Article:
|Publication number||US6970817 B2|
|Application number||US 09/999,120|
|Publication date||Nov 29, 2005|
|Filing date||Oct 31, 2001|
|Priority date||Oct 31, 2001|
|Also published as||US20030083873|
|Publication number||09999120, 999120, US 6970817 B2, US 6970817B2, US-B2-6970817, US6970817 B2, US6970817B2|
|Inventors||Douglas Eugene Ross, Naraharisetti Venkata Srikanth Siddardha, Daniel Jose Landron, Mahesh B. Bhuta|
|Original Assignee||Motorola, Inc.|
|Export Citation||BiBTeX, EndNote, RefMan|
|Patent Citations (15), Referenced by (16), Classifications (14), Legal Events (6)|
|External Links: USPTO, USPTO Assignment, Espacenet|
This invention relates in general to devices which utilize voice recognition for accessing data, and more particularly to devices which utilize voice recognition to access data stored in a removable media, such as a subscriber identity module.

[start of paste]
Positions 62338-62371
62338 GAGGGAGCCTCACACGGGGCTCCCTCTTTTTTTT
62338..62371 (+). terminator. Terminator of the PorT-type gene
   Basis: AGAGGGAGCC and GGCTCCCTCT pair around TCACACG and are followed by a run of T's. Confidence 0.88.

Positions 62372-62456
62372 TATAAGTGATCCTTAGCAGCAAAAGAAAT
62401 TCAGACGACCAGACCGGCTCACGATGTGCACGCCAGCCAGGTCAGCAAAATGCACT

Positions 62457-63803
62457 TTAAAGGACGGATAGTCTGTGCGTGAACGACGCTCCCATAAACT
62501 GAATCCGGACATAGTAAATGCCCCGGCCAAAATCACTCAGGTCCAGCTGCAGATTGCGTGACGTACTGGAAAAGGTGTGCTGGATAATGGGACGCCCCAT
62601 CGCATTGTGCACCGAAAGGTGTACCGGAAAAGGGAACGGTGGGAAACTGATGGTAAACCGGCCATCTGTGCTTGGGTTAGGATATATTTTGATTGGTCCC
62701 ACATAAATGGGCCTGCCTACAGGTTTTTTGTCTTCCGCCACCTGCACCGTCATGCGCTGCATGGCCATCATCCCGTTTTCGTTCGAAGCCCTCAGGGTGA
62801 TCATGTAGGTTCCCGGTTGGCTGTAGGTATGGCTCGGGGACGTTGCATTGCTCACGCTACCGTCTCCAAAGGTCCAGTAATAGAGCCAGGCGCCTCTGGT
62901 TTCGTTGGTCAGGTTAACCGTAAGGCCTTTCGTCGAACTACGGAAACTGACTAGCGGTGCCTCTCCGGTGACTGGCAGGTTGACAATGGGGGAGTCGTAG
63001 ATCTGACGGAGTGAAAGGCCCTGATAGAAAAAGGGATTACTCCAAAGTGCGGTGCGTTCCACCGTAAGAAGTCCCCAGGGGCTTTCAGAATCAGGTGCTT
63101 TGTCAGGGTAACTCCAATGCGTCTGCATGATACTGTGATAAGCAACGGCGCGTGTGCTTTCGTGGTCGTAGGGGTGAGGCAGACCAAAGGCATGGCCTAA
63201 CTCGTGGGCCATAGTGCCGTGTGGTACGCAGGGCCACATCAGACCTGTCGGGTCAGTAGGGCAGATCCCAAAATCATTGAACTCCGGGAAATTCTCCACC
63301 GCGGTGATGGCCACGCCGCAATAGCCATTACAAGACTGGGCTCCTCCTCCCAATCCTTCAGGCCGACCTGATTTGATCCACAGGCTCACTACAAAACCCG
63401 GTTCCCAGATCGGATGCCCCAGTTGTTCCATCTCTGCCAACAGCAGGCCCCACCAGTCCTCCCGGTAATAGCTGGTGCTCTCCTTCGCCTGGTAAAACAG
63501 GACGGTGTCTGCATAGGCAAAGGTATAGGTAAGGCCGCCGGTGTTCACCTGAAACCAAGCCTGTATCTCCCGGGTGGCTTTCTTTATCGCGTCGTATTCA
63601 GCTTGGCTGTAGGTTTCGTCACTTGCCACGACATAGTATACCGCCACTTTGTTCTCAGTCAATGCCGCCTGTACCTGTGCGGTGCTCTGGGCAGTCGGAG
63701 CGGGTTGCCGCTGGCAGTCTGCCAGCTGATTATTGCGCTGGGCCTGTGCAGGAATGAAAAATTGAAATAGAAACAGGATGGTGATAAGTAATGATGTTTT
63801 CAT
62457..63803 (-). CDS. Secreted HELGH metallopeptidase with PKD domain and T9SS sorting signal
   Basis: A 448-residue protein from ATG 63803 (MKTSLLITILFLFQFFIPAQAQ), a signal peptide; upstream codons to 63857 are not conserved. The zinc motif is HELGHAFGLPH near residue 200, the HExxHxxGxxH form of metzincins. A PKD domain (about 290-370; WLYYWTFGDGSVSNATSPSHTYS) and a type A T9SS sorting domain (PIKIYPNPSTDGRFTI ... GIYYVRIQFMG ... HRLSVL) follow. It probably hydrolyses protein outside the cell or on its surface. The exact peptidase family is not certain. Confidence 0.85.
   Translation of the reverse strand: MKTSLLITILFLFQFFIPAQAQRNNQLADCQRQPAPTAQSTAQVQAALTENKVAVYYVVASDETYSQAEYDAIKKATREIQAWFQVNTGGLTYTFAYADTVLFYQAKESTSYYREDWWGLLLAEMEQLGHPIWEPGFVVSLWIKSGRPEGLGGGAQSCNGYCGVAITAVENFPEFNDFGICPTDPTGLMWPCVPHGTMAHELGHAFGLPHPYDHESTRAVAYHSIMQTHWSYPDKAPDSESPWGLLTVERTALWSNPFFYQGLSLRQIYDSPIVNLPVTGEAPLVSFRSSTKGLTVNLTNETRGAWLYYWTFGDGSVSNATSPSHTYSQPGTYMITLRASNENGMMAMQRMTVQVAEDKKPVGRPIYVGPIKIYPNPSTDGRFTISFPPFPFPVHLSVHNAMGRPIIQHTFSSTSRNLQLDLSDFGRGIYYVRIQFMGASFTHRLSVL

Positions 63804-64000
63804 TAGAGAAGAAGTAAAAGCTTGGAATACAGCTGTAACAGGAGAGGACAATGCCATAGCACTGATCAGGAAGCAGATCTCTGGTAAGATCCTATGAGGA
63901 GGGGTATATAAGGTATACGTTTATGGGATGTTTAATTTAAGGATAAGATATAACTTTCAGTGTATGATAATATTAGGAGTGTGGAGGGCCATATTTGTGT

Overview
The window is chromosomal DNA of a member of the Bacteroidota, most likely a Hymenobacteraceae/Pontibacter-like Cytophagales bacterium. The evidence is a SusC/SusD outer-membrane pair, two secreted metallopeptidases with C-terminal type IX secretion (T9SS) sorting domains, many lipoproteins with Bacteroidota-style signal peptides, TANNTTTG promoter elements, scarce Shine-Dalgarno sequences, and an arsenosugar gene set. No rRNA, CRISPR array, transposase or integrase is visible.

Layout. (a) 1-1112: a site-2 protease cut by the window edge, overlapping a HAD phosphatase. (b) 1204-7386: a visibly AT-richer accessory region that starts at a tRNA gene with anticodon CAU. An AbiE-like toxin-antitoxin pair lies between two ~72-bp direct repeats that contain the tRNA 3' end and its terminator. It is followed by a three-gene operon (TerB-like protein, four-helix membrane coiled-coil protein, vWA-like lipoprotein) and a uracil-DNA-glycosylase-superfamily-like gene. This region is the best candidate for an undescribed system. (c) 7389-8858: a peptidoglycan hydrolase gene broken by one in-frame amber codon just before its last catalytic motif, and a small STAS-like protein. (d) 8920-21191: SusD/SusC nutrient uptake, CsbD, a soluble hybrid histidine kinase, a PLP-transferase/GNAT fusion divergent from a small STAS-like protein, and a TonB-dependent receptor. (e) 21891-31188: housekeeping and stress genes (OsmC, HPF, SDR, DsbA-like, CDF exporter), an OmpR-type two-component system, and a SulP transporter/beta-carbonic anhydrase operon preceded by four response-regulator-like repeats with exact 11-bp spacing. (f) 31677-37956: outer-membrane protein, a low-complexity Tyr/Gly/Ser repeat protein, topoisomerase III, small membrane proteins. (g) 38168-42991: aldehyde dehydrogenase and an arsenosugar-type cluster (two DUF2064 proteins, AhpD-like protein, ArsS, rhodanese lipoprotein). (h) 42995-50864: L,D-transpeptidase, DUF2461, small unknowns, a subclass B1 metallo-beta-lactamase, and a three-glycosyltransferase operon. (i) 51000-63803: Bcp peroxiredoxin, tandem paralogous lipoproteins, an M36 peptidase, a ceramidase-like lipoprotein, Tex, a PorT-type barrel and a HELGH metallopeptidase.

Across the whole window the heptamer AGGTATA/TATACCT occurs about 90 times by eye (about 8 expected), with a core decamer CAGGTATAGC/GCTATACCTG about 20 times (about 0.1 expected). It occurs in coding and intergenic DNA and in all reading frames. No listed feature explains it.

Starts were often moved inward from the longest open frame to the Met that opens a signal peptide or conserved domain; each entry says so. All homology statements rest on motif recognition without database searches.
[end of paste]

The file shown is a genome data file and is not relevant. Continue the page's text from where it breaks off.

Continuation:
A number of portable devices now permit users of such devices to store records in removable media. At the same time, voice recognition technology has advanced to a point where it is not uncommon in relatively inexpensive devices. Typically voice recognition technology is employed to command the device to perform some task, which may include accessing a data record in the removable storage media.
Because these devices are typically used by one individual, the data stored on the removable media is personal, and may include contact information such as calling numbers and addresses, and calendar or schedule information for the user. However, the amount and type of information stored on the removable media is usually small because of the expense of the removable media. In order to perform voice recognition assisted access of the information stored on the removable media, the device must learn to recognize a spoken command of the particular user. Learning a particular command is known as training, and the data produced in the process that is used by the voice recognition system is substantial compared to the records stored on the removable media. It would be impractical to store this training data, or voice recognition tags, on the removable media. Therefore it is common to store the voice recognition tags in the device, for example in non-volatile memory.